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The Key to Understanding Bankruptcy

Most people understand that by filing for bankruptcy a person can eliminate certain kinds of debt, like credit cards or medical bills. However, what is seldom understood is that the most important question in any bankruptcy case is whether a Debtor (the person filing for bankruptcy) is required to pay anything back to his or her Creditors (the people or entities to whom money is owed).

In every single bankruptcy case, the Court will examine three areas to determine whether any funds must be paid to creditors: Income, Assets, and Transactions. When Debtors are not required to pay anything, then their case will most likely be a simple, routine Chapter 7, which normally lasts 3-4 months from the time it is filed until the time it is discharged and closed. If an amount needs to be paid back, then the question becomes how much and over how much time. This analysis determines whether the Debtor can still file the quicker Chapter 7 bankruptcy or if the Debtor’s only option is to file a Chapter 13, which involves a monthly repayment plan of up to 3-5 years.


The last 6 months of the Debtor’s income is examined and compared to IRS standard median income figures based on the Debtor’s county of residence and household size. If the Debtor’s income is less than the IRS standard amount, then the Debtor is not required to pay anything back based on income and the Debtor is eligible to file a Chapter 7 bankruptcy.

If the Debtor’s income is higher than the IRS standard amount, there is still a chance for Chapter 7 eligibility, but a much more thorough analysis of income and expenses must be completed in what is called the Means Test. In the Means Test, IRS standard expenses are used in some areas of the budget and a Debtor’s actual expenses in others. Once all the applicable expenses are subtracted from the monthly income, the remaining amount is called the “disposable monthly income” which represents the amount the Debtor has available to pay creditors monthly. If the disposable monthly income is less than approximately $160-175/month then Debtors are still eligible to file for a Chapter 7 bankruptcy. If the disposable monthly income is higher than that amount, then the only available bankruptcy option for most people is Chapter 13, where monthly payments are made to creditors for a period of 5 years based on the Debtor’s disposable monthly income.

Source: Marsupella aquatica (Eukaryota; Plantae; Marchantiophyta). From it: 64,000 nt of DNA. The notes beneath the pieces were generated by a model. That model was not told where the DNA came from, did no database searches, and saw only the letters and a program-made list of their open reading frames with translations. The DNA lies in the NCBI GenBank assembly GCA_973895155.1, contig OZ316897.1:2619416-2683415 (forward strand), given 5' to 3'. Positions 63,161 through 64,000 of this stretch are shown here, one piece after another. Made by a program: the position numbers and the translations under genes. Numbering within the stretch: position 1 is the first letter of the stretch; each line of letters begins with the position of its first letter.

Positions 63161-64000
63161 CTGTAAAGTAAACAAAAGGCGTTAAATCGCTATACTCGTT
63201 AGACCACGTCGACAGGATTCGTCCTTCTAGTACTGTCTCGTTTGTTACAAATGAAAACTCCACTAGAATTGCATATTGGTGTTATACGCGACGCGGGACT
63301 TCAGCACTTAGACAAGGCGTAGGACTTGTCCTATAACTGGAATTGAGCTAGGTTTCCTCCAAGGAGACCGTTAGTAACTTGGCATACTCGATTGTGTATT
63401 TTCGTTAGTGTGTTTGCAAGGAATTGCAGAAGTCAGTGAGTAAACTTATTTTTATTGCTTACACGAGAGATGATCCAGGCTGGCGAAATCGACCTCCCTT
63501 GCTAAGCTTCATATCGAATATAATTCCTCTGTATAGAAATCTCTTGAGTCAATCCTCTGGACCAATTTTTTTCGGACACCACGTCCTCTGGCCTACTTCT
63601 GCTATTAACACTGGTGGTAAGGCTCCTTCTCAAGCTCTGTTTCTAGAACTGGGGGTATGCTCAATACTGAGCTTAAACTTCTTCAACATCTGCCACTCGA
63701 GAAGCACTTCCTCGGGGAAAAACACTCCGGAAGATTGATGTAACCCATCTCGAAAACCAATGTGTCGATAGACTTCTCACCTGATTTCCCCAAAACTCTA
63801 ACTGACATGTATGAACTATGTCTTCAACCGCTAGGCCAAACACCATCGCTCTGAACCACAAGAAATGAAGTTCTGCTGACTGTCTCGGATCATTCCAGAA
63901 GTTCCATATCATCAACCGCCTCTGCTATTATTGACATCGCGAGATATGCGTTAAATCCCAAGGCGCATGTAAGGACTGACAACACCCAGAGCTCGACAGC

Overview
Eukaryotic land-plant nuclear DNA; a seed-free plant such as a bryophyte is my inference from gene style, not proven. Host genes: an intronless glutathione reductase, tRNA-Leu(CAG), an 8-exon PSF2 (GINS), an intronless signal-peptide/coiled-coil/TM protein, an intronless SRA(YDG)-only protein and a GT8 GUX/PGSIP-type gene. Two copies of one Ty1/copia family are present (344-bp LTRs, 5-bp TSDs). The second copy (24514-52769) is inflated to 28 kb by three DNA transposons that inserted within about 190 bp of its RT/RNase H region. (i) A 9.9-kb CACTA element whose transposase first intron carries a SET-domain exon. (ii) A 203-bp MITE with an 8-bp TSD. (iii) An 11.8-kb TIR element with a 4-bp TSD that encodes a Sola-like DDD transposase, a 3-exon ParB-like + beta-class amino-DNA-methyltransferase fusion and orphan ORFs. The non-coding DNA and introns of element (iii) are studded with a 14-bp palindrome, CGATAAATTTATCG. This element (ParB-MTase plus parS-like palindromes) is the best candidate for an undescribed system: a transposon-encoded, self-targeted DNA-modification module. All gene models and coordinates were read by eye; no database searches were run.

Debtors are entitled to certain protections on their assets called “exemptions.” The type of exemptions that are available depend on the state where the Debtor resided over the 2-year period prior to filing the bankruptcy. Some common examples of exemptions are retirement accounts, social security income, homestead, motor vehicles, personal property, and life insurance policies. Please note that some of these protections, like vehicles and personal property have limits on the amount that you can claim as exempt. To the extent that the value of a Debtor’s assets exceeds the limits of their exemptions, the Debtor would be required to pay creditors the difference between those amounts.

For example, if the Debtor owned a vehicle free & clear (i.e., no liens, loans or encumbrances) that had a value of $5,000 but the Debtor only had $2,000 in available exemptions to claim on the vehicle, then the Debtor would be required to pay the difference ($3,000) to the creditors. In Chapter 7 cases, Debtors may have approximately 3-6 months to pay this amount back, depending on the circumstances. Debtors may also choose to surrender their non-exempt assets in Chapter 7 cases. The assets would be liquidated and the proceeds distributed amongst the creditors. Debtors may also opt to file a Chapter 13 to pay for their assets over a 3-5 years plan.


There are two types of transactions that can cause a distribution to creditors: Fraudulent Transfers and Preferential Payments. Fraudulent Transfers can come in many different forms as they include any transfer that occurred 2 years prior to filing the bankruptcy (some states likes Florida extend this timeframe to 4 years) in which a Debtor intended to “hinder, delay, or defraud” any creditors.

The most common example of a Fraudulent Transfer is when a Debtor transfers a vehicle to a friend or family member prior to a bankruptcy in exchange for nominal or no money. In many cases, the transfer is not completed with any ill intent, but rather an attempt to help out a family member in need. But because the transfer lacked proper consideration it is deemed constructive fraud. The Court’s remedy would be to “avoid” the transaction and treat the vehicle as if it were still in the Debtor’s name.

Preferential Payments occur when creditors are paid within a certain period prior to filing the bankruptcy. The Court considers these payments as “preferential” to the creditors that received payment and that they are done at the expense of the other creditors. To remedy the situation, the Court takes back the money from the creditor who received the Preferential Payment and then distributes the funds equally amongst all creditors in the bankruptcy case.

If an aggregate total of over $600 is paid to any ordinary creditors within 90 days prior to filing the bankruptcy, it is deemed a Preferential Payment. For creditors who are considered “insiders” (e.g., family members, business partners, etc.) the 90-day period is extended to 1-year. This is why it is extremely important to make sure that you do NOT repay loans to family members prior to filing for bankruptcy.


During your initial consultation with a bankruptcy attorney, you should expect the attorney to conduct an analysis of your income, assets, and transactions. Only then will the attorney be able to tell you whether any funds must be paid and whether you belong in a Chapter 7 or Chapter 13 case.


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